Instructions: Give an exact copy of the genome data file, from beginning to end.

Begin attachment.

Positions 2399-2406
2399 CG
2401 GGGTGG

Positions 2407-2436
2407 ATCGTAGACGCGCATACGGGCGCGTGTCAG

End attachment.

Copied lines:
Positions 2399-2406
2399 CG
2401 GGGTGG

Positions 2407-2436
2407 ATCGTAGACGCGCATACGGGCGCGTGTCAG